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6 Manhattan apartments under a million

It doesn't hurt to look!

Upper East Side. The west-facing windows of this one-bedroom prewar co-op overlook Park Avenue. The eighth-floor apartment has high beamed ceilings, a wood-burning fireplace, hardwood floors, a modern kitchen, a large entry gallery, and six closets, including two walk-ins.

The building has a bike room, gym, laundry, and planted roof garden. $995,000. Linda Reiner, Warburg Realty Partnership, (212) 439-4538.

Soho. This 1928 one-bedroom apartment is close to downtown’s renowned restaurants and multiple subway lines. The home features an exposed brick wall with fireplace, original hardwood floors, casement windows, a large bedroom with walk-in closet, a subway-tiled bathroom, an updated kitchen with marble counters and Moroccan tiles, and a hall with overhead storage.

Co-op amenities include bike storage, a laundry room, and a live-in super. $945,000. Jennifer Stillman, Douglas Elliman, (917) 584-6454.

Greenwich Village. The 1925 co-op housing this one-bedroom apartment was once the International Tailoring Co. building. The apartment has a wall of windows, multiple closets, a chef’s kitchen, a living room with track lighting and built-ins, and an upstairs sleeping loft with office area.

The co-op is blocks from Union Square and has on-site parking, on-floor laundry, a 24-hour doorman, a live-in super, and a landscaped roof deck with Brooklyn views. $699,000. Aaron P. Palmer, Brown Harris Stevens, (917) 355-2130.

Washington Heights. This two-bedroom corner apartment is just outside Fort Tryon Park and close to the subway and express buses. The 1,300-square-foot prewar home features city and partial skyline views, deco arches, built-ins, five closets, two bathrooms, and a sunken living room with dining platform and French doors opening to a bonus room.

Ownership includes access to the co-op’s gym, landscaped seating area, lockers, and bike area. $935,000. Doreen Mangan, Corcoran, (646) 369-7673.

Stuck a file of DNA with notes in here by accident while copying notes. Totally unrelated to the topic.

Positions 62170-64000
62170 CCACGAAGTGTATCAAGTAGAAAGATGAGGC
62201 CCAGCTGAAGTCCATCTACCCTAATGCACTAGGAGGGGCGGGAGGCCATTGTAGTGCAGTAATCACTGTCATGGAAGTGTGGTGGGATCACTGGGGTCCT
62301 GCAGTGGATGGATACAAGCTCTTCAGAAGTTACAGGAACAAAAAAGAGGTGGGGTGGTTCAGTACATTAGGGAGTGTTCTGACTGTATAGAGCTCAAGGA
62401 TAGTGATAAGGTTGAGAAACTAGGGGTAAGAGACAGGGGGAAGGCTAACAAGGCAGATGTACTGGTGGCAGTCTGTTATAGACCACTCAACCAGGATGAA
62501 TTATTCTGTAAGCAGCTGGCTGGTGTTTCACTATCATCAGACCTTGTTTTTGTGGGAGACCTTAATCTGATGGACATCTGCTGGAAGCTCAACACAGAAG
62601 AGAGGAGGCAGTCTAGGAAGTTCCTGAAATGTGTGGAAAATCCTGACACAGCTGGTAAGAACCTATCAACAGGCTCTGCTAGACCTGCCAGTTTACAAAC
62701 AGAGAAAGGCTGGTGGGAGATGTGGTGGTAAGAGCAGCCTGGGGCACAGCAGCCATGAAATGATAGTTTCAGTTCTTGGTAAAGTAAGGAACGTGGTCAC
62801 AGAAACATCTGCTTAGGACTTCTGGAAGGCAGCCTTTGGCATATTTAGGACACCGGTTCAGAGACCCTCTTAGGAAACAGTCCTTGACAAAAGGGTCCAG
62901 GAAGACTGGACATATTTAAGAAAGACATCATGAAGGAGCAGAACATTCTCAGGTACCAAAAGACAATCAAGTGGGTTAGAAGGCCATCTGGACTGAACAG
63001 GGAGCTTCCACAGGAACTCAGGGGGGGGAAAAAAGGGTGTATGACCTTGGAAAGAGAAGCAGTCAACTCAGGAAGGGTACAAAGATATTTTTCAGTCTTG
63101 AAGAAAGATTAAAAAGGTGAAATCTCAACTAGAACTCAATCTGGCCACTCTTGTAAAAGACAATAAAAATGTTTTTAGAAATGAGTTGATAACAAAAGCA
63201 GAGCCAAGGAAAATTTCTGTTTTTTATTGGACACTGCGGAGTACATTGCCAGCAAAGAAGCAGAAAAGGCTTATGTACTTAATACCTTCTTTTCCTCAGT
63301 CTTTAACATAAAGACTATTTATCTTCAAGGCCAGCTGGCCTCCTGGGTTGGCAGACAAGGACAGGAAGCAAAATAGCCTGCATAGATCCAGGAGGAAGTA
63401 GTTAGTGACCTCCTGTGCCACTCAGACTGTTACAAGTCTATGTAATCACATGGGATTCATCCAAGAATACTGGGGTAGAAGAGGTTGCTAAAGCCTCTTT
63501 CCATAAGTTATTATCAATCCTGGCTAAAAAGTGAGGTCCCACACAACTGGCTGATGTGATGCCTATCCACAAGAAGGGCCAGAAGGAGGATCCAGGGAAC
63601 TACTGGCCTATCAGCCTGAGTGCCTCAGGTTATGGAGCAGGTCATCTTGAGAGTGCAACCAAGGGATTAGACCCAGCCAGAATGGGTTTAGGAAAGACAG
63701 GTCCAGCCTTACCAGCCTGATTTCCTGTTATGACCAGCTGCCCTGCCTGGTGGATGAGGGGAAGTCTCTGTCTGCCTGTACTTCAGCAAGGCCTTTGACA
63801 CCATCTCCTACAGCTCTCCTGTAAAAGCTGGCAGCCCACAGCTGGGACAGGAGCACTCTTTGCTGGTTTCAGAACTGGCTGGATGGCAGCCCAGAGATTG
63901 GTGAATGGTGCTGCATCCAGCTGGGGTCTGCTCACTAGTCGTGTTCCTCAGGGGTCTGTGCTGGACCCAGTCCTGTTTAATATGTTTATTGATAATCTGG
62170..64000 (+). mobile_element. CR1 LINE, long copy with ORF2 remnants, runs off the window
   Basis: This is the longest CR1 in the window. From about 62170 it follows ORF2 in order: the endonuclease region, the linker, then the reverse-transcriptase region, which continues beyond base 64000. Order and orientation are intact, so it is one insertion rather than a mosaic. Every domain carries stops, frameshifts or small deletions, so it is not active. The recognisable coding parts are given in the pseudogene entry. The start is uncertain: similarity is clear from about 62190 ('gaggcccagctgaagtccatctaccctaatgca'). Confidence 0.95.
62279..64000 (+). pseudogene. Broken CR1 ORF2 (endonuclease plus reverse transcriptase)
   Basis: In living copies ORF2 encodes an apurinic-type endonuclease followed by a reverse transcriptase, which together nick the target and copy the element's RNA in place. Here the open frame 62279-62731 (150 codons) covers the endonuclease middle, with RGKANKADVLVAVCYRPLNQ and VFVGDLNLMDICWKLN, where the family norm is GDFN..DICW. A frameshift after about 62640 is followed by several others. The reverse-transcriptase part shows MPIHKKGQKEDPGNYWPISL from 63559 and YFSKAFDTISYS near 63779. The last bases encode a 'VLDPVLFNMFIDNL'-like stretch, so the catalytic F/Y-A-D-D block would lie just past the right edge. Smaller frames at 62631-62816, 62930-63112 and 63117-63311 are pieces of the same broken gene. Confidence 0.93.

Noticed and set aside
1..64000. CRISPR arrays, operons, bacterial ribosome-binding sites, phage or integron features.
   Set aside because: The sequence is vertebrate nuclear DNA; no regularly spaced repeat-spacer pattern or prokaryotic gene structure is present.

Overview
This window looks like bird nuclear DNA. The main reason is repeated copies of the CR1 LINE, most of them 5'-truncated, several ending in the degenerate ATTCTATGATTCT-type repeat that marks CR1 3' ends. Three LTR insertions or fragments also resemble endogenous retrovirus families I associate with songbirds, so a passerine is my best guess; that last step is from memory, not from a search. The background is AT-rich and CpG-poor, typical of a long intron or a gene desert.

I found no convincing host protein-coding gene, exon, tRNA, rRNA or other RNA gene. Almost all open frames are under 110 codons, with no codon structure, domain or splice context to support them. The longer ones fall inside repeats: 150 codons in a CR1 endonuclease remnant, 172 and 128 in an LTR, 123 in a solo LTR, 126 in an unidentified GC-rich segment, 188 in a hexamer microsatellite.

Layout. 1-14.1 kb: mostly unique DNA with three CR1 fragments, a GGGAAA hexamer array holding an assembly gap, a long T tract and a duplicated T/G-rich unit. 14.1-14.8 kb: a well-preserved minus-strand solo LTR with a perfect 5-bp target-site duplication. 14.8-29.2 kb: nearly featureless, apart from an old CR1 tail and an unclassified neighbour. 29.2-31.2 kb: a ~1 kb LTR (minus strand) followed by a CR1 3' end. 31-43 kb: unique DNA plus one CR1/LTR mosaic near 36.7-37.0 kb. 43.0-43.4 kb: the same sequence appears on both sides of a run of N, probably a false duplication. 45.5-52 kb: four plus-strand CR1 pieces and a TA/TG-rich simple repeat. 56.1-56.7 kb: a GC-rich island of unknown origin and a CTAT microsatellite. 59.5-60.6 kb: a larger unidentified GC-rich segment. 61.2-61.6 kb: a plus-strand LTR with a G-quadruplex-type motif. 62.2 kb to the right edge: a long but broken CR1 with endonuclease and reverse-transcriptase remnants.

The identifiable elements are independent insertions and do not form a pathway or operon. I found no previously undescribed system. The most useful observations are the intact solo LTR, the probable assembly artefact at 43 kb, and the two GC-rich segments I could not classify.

Greenwich Village. The Hamilton, built in 1954, stands on a tree-lined street in the historic heart of the Village. This oversize one-bedroom corner unit includes a grand foyer, parquet floors, south-facing windows, living room with recessed lighting, and chef’s kitchen with breakfast bar, Carrara counters, and mosaic-tiled floor.

The full-service doorman building features an elevator, storage and bike rooms, and a private garden. $999,000. Cherie Hinson, Sotheby’s International Realty, (305) 588-2985.

Morningside Heights. This 1910 two-bedroom apartment is near Columbia University, St. John the Divine, and Morningside and Riverside Parks. The home features hardwood floors, French doors with a stained-glass transom window, a bright living room, an eat-in kitchen with an oversize window, and a black-and-white-tiled bathroom.

The pet-friendly co-op has a doorman, a live-in super, and laundry and bike rooms. $775,000. Peter Boehm and Tracie Golding, Compass, (917) 664-6442.

Upper West Side. The Lincoln Towers co-op is blocks from the Hudson River and Lincoln Center. This studio apartment on the 20th floor has a sleeping alcove, a separate galley kitchen, a walk-in closet, and a wall of south-facing windows. The 1965 full-service building includes a basketball court, fitness facility, playground, garden, courtyard, bike room, and laundry. $449,000. Robert Hogan, Akam Sales & Brokerage, (917) 558-6780.

This article was first published in the latest issue of The Week magazine. If you want to read more like it, you can try six risk-free issues of the magazine here.

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